Till now!

About six years ago, came sensational results from a trial of a drug called ipilimumab, or “ipi” for short, which had unprecedented effects against melanoma, the most lethal type of skin cancer. Some 45 per cent of people were still alive a year after the trial ended, and 24 per cent were alive after a further year – around four times better than standard chemotherapies.

That’s a Wow!

More strikingly, there was a subset of people who seemed to be almost completely rid of their cancer. “Around 20 percent of the patients survived longer than three years,” says Jedd Wolchok of the Memorial Sloan-Kettering Cancer Center in New York City, one of the main clinicians involved in testing the drug. “Some are still alive 10 or 11 years later.”

Once people have reached three years survival, they seem to go on indefinitely without the cancer coming back, according to Wolchok.

Unfortunately, ipi turned out to be very toxic. Side effects included lung inflammation and hepatitis. Some patients died.

What seemed to be happening in most cases was that the whole immune system went into overdrive, slaughtering healthy cells as well as cancerous cells in its blitzkrieg. What was needed was a much more targeted approach.

That’s where Honjo’s idea comes in. Following the reasoning deeper and deeper, it was found that PD-1 attracted a molecule now known as PD-L1 (programmed death ligand-1). Crucially, they also discovered that cancerous cells often produce PD-L1. “The first ones we found were on ovarian and breast cancer cells,” says Freeman. “Then, we found it on lots of other cancer cells, and realized that PD-L1 seemed to be the trick cancers used to turn on the immune brake.

That was the ‘aha’ moment.”

What Freeman, Honjo and their teams had discovered is that PD-L1 on the surface of cancer cells formed what they called “a truce-like handshake” with PD-1. This calls off the immune attack, allowing the cancer to proliferate unchallenged.

So could blocking PD-1 stymie cancer? To test the idea, Honjo tried growing human tumors in mice engineered to lack PD-1. Sure enough, he found that the tumors wouldn’t grow.

checkpoint-inhibitors-machine-gun

“The immune system machine-guns the tumor rather than taking one potshot“

That’s better!

The next step was to make antibodies against PD-1, to see if they would protect against cancer by “releasing the brake”. They did, although not as well as knocking the gene out completely. But it was enough to show that it was possible to give the immune system the desired boost.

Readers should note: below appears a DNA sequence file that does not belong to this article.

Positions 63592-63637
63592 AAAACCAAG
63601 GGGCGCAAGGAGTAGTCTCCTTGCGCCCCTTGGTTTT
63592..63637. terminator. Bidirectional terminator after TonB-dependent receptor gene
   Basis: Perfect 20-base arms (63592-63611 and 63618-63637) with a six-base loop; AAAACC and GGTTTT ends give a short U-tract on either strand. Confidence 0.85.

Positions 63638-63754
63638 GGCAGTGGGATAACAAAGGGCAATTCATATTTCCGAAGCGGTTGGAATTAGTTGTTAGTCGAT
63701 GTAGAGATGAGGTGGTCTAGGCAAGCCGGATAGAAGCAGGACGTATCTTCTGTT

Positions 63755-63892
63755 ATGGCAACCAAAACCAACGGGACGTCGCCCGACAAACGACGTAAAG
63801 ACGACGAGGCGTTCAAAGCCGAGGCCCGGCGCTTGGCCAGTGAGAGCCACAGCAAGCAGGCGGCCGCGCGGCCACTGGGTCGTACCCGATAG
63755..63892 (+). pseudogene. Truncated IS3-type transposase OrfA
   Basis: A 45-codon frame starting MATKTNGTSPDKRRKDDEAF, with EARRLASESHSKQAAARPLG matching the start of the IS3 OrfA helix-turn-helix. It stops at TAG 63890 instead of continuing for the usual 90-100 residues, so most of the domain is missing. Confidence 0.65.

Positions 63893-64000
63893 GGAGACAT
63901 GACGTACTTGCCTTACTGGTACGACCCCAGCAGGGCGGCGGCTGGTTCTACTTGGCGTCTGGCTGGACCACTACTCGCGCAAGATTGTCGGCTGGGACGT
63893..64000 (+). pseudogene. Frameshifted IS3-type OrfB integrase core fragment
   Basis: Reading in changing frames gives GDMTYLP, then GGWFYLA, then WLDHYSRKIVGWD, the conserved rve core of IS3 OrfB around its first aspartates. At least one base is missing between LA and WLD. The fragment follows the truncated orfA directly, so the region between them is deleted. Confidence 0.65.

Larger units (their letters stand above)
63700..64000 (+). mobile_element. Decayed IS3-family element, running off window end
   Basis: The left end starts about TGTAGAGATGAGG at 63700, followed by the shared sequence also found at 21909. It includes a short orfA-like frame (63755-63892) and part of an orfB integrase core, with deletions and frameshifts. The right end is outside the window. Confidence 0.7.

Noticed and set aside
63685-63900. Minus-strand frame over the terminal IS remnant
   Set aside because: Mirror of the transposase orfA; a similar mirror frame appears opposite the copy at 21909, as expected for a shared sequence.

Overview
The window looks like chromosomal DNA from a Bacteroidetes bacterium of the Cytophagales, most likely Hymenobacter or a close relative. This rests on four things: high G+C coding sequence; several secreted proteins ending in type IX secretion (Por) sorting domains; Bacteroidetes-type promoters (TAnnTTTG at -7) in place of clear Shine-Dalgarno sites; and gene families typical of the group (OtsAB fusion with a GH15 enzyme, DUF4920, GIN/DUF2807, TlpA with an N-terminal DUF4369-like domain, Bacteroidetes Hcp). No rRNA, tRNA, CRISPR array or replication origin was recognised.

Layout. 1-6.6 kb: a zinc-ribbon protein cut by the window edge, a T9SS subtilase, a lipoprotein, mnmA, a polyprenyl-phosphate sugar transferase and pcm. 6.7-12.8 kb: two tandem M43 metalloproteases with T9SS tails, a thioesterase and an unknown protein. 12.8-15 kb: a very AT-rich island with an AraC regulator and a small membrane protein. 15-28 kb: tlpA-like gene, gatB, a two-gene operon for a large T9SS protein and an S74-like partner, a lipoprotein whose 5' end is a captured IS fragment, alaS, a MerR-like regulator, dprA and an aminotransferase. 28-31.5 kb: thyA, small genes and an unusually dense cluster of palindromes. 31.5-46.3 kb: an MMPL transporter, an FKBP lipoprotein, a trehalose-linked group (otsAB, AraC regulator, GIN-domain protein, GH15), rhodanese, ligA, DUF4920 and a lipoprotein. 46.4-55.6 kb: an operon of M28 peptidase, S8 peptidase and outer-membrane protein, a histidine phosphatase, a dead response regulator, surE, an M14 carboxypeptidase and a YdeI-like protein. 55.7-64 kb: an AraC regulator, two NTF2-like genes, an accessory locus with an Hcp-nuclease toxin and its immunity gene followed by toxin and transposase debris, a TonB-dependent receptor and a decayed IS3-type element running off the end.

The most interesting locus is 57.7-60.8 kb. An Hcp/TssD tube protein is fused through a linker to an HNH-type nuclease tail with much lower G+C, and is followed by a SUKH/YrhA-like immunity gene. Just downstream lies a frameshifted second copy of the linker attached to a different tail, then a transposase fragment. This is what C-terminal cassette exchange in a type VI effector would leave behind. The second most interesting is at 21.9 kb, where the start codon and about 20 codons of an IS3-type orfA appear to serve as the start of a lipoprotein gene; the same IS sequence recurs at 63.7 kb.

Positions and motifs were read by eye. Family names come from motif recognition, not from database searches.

At first Big Pharma didn’t want to know. “I tried to convince the pharmaceutical industry, but with enormous difficulty,” Honjo says.

That changed with the realization that the side effects of ipi often outweigh the benefits, meaning their profits were lowered. Finally, the pharmaceutical industry turned its attention to the PD-1 system, and PD-1 inhibitor drugs, which are now setting the oncology world alight.

The two forging ahead are nivolumab, or “nivo”, and pembrolizumab, or “pembro”, the drug used to treat Jimmy Carter (who dreams up these clunky names?)*.

One reason the drugs are proving so successful is that remobilizing the immune system allows it to continuously evolve to keep the tumor in check, limiting the ability of the cancer to escape detection and destruction even if it develops hundreds of mutations. The immune system doesn’t see one target on the tumor, it sees 10, or 50 maybe, so it machine-guns the tumor, rather than taking a single pot-shot. It’s a lot harder to evade a machine gun.

There is a significant downside: these drugs only work for some of the people who receive them. “In lung cancer, two or three out of 10 have very significant responses, or their disease is stable for a long time,” says Julie Brahmer of Johns Hopkins University of Medicine in Baltimore, Maryland, and co-leader of some of the PD-1 inhibitor trials. “But the majority of lung cancer patients are not responding, and that’s where the work is now.”

Please hurry up!

Meanwhile, you can get an insight into all the scores of other workable methods of defeating cancer from my comprehensive masterwork, Cancer Research Secrets.

*Yes, I know: they are spat out in ribbons by some computer and they choose the ones that are pronounceable!

[SOURCE: New Scientist, 5 Mar 2016, Volume 229, No 3063, p. 34]